This furniture looks like blobs of human flesh (Wired UK)

Gigi Barker’s “skin stool” is bulbous, bouncy
and comes with a leather casing. Lift that casing up to reveal a
paler layer of flesh underneath, and you might expect to see a
belly button on the rotund furnishing. It’s intriguing and
unnerving. Intriguing because it looks so much like the real thing,
the leather stretched over a mould, in all the patchy, uneven
shades of real, human flesh. Unnerving because the soft and
visceral silicone that makes the base could start to feel a little
like the real thing. The stool screams, “take a seat on this rather
portly stomach” — and you don’t know why, but you definitely want
to. Unnerving.

“Children have been one of the most interesting demographics in
relation to the work,” Barker, creator of the skin series and
founder of design studio
, told “Without any of the hang ups we later
develop, they are free to truly explore and interact with the work.
Work regarding the human body is very personal and we all have a
very immediate reaction to it so the reactions have reflected

The skin stool and skin chair sell for £440 and £1,500
respectively. And in case there was any doubt as to whether
furniture that looks, feels and smells like skin (it’s impregnated
with human pheromones and aftershave) is on the consumer agenda,
Barker’s MA show at Central Saint Martin’s was a sell-out last
month and she’s already in talks with retailers.

Now if you’re wondering how one goes from a furniture design
course to human flesh, without having just a little Buffalo Bill in
them (you know, the guy who murders overweight women to make skin
suits, in Silence of the Lambs), 9191 was setup as a
platform to design and sell practical sculptural pieces. Past
products have included a flexible, writhing Octopus piece dotted
with LEDs, and the Castle Table is an upside-down castle crafted in
Rosewood. So fleshy furniture fits right in.

After finding a muse in the form of an anonymous gentleman,
Barker set about studying his figure and developing sketches of her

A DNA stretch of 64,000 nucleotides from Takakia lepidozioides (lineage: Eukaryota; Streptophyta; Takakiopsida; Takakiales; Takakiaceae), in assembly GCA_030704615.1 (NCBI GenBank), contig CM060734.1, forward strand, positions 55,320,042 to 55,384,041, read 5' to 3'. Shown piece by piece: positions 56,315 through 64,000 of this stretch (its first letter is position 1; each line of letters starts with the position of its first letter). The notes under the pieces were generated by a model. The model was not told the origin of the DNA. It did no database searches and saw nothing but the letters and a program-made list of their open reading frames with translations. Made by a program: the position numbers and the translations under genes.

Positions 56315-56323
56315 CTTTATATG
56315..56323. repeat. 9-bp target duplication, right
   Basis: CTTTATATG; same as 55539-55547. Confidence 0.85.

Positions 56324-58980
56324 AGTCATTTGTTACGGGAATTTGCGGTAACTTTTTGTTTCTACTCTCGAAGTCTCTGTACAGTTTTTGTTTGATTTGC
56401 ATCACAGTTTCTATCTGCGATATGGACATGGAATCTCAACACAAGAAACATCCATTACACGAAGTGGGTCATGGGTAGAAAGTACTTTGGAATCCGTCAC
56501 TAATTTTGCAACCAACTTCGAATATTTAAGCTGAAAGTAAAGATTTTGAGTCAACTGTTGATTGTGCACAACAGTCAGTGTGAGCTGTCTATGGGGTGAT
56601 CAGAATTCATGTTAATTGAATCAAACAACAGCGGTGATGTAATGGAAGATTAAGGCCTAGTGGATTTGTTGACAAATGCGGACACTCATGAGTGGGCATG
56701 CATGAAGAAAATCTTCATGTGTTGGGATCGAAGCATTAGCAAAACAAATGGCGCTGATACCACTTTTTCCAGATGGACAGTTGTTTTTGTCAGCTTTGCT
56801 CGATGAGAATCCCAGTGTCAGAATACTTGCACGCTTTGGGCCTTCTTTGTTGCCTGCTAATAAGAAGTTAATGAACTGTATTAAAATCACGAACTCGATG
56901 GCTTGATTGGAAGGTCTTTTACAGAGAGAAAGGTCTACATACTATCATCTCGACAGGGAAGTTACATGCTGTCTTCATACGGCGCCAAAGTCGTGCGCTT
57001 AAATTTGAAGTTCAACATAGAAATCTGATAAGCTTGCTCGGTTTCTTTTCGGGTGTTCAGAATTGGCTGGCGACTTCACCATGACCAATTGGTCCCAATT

imagined home furnishings.

“I abstract the shapes of his form so as to remove some of the
immediacy of such a literal representation and allow the viewer to
form their own conclusions,” she tells us. Those forms are first
made up in clay, and once a final style was decided upon, she blew
this up to full scale and used them to cast a model in silicone.
Barker explains the material had the right sensory impact, and on
top of that it “reacts to our bodies, matching our body temperature
as well — perfect for soothing a crying baby”.

It might help that the material is also impregnated with the
aforementioned pheromones and aftershave. Barker wanted to create
“a fully sensorial experience, which really immersed the viewer”.
We wear perfume to attract other people, she speculates, and so why
not do the same with her skin furniture?

Moulding leather is finally laid over the model to complete the
illusion. “It is subtler in its visual impact due to our
familiarity with the material. Despite this, it is literally a
piece of skin removed from a body and not a representation of the

Although that description might immediately draw a viewer to
conclude this is all a commentary about why we use animal flesh to
cover our furnishings and clothes, when seeing what looks like
human shapes and flesh in a home store causes a few double-takes,
this was not what Barker was aiming for. Rather, she wants the
viewer, who is compelled to sit on the chair and make that physical
connection with the piece, to think about their own relationship
and comfort level with their own skin, and other people’s.

“I have my own personal relationship with it which is based on
my own personal history. Just as someone else will,” she tells us.
“I think this project is more about the people and the bodies
rather than the skin itself. That being said as a project it’s
interesting how reactionary it is given it’s essentially silicone
and leather shapes, which shouldn’t inherently be. This speaks a
lot therefore to the emotional associations attached to the

If you want to see more fleshy designs, but can’t quite grapple
with the social awkwardness of sitting on a rather oversized man’s
stomach, do not fear. Barker has plenty more skin-stylings up her
sleeve to come. She’s been toying with using other body shapes, and
is collaborating with fashion designers and architects to see what
else the material could be modified for. At the opening night of
her MA show, the designer wore a dress made from the material, so
this might be a sign of things to come.

That finished dress design was incredibly elegant. But lacks one
key feature that the furniture series brings to the table. Barker
says she believes there are “many obvious key factors” the piece
evokes in dialogue, that are pertinent to society. So that’s what
she hopes people will take away at the end of the day from the
pieces. “That and I want people to have fun bouncing on them of
course!” A flesh dress can never be quite so whimsical.
Particularly in a world where Buffalo Bill donning his own fleshy
ensemble is burned in the public consciousness for all time.

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25 July 2014 | 3:03 pm – Source:

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